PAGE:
39 days and then stuck in the yellow zone

After managing 39 days of hitting the 10,000 steps (often exceeding them) I was feeling pretty smug.

“It’s the beginning of a new me, I’m going to be so strong!”

Then, a cold struck. Viruses are the bane of my life. I catch pretty much everything going and the flu normally knocks me out for at least a month (literally a month in bed doing nothing but drinking fluids and aching). So, at least this is a cold rather than flu.

Even so, it has knocked me for six. The nurse explained that when in the yellow zone I can take my reliever every two hours until I come back into green. I follow the advice and spend 11 days in the yellow zone religiously puffing away every few hours.

My peak flow isn’t that low, but I feel totally wiped out. I’m still going into work but come home and sleep within about 15 minutes of crossing the threshold. I spend the entire weekend asleep. Even TV is too much effort. Yesterday I finally got a  green zone reading, plus two yellows. I’m happily in the top of the zone.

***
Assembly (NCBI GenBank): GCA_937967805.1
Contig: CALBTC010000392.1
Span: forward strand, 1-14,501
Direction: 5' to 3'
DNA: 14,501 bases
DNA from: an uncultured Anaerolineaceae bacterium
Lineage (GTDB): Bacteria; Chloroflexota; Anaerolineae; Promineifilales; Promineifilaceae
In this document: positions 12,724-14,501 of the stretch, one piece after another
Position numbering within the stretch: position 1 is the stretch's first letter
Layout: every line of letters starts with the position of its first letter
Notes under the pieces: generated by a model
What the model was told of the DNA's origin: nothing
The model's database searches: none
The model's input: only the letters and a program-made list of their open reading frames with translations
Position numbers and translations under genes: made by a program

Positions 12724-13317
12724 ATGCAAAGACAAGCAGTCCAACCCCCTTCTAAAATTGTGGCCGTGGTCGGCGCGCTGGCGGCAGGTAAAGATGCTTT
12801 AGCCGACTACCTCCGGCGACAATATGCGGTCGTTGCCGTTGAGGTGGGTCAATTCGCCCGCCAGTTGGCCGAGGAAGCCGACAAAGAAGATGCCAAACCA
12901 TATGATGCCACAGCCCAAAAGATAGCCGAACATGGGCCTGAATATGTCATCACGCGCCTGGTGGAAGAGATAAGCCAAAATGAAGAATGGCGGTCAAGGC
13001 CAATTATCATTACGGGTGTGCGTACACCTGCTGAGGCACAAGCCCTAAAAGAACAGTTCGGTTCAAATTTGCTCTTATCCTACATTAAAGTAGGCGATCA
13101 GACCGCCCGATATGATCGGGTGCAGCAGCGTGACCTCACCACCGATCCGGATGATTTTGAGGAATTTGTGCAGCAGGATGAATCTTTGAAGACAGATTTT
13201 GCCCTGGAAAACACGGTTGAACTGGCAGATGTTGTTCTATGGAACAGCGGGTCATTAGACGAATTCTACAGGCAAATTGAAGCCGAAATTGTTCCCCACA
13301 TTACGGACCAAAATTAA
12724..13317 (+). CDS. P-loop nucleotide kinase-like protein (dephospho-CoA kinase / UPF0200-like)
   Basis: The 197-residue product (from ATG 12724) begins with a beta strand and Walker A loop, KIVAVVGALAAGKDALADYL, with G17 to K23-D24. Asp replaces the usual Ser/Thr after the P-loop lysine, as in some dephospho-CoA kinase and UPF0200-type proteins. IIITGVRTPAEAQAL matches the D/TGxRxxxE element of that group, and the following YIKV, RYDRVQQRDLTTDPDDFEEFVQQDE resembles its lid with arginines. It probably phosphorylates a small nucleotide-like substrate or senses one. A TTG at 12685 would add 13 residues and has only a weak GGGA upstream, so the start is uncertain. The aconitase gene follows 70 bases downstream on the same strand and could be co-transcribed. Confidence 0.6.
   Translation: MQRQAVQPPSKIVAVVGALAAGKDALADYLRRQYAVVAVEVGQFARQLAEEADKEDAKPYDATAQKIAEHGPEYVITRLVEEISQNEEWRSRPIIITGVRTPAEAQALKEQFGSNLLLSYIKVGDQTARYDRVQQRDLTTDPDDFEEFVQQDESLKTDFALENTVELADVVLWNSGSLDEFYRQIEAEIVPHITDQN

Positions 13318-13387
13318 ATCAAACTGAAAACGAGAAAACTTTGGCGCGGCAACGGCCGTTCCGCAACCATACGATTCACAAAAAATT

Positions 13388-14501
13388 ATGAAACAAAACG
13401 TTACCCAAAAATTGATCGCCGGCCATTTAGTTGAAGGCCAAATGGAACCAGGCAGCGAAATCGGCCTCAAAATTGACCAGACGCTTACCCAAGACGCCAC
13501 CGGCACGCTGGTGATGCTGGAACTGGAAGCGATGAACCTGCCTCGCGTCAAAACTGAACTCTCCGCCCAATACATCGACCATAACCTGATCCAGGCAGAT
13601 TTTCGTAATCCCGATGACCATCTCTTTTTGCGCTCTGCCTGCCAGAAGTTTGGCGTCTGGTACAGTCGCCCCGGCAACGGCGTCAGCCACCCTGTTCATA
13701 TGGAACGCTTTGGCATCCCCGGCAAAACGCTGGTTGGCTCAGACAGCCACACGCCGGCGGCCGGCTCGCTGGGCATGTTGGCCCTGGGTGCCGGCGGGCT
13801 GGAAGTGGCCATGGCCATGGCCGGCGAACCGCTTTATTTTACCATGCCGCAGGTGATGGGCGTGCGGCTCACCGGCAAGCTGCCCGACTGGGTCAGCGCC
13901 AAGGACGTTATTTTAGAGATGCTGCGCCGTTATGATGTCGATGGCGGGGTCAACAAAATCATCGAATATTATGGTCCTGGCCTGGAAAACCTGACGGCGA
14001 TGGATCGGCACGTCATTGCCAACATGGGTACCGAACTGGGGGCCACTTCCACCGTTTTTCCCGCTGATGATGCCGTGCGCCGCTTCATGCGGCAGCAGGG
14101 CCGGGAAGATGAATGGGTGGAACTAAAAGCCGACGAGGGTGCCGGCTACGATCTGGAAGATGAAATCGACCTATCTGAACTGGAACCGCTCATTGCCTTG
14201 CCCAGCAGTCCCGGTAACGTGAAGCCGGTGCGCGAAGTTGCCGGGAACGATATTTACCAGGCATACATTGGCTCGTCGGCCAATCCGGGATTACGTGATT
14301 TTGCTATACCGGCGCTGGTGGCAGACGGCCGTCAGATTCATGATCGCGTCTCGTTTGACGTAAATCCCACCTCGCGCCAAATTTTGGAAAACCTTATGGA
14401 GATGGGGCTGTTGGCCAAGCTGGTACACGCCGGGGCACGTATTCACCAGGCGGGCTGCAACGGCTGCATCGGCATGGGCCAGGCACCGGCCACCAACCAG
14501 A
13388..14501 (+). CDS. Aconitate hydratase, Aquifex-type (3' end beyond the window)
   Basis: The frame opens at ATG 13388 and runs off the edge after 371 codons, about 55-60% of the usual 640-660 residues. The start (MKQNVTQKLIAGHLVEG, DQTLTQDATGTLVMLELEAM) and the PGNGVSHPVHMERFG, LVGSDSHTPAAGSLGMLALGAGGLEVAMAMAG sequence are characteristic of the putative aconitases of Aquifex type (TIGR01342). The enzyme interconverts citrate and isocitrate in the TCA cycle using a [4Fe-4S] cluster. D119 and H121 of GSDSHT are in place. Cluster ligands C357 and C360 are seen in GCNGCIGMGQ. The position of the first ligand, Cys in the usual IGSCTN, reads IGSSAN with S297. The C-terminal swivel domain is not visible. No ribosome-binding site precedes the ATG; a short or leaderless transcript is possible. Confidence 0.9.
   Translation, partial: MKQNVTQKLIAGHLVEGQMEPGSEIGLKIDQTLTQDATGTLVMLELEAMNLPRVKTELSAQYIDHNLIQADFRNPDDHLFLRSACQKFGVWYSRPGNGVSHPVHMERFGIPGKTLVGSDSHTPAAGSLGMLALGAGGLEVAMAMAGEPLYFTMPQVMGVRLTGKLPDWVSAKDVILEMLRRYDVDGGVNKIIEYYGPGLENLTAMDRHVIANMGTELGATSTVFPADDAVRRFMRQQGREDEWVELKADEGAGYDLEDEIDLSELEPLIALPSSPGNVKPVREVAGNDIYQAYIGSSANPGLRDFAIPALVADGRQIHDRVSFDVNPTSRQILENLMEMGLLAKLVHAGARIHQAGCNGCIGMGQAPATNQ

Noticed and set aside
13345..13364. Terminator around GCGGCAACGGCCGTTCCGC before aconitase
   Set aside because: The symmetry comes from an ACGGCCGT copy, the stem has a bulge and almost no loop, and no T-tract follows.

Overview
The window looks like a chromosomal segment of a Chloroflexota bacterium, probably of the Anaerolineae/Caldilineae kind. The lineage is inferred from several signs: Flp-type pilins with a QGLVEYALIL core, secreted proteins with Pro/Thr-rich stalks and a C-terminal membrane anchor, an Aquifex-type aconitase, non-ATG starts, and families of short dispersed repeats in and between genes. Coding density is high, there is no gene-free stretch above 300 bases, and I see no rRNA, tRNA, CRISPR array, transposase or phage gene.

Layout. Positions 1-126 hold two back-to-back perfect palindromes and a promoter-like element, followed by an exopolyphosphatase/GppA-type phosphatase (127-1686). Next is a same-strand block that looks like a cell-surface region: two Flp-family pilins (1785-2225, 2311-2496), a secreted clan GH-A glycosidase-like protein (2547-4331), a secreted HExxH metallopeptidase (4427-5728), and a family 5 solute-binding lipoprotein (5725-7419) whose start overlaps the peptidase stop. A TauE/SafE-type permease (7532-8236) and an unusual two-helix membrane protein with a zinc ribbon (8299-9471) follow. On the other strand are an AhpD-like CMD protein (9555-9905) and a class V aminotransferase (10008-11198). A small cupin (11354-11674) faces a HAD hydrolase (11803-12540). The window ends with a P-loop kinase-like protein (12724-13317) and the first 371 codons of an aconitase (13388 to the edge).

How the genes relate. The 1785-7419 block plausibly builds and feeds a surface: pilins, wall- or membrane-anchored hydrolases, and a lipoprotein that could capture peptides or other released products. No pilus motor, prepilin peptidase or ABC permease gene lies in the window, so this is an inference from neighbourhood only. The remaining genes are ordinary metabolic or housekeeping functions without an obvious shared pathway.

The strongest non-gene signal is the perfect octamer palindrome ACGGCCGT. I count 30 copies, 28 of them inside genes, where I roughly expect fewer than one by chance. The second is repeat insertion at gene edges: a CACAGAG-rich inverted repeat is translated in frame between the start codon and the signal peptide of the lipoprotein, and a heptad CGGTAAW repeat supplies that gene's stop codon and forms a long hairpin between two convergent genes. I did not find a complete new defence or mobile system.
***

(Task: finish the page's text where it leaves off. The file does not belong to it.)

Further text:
It’s quite frustrating to get knocked back again by another virus. Still, a few more days taking it easy and I can work back up to 10,000 steps and see if I can beat the 39 days and make it to the elusive 66. Sixty six days is the average number needed to make a lasting change in a habit, so that’s what I’m aiming for.


Exercise induced asthma 

It’s been months and the gains in muscle strength have been fantastic, the cardio remains a massive struggle though.

Some days I run and run and others I manage five minutes before coughing and spluttering back to a full stop. I’m from a family of asthmatics. My two grandfathers and my mother have both been hospitalised for asthma complications and both my siblings had childhood asthma.

My Mum was the driving force behind me seeing my GP. We went swimming together and she said my breathlessness can’t be lack of fitness when I work out four times a week.

The GP diagnosed me and I now have a reliever inhaler to use before exercise. Check up in a few weeks to see how the peak flow looks.

I used my inhaler before a session yesterday.

Wow! All this time I’ve been pushing myself and getting frustrated at needing to nap after cardio…two puffs of salbutamol and I can cycle!

The most exciting part is that now I know how to treat the problem I can potentially train more on the cardio side and improve my stamina. For more info on exercise induced asthma  (UK) see http://www.nhs.uk/conditions/asthma/pages/diagnosis.aspx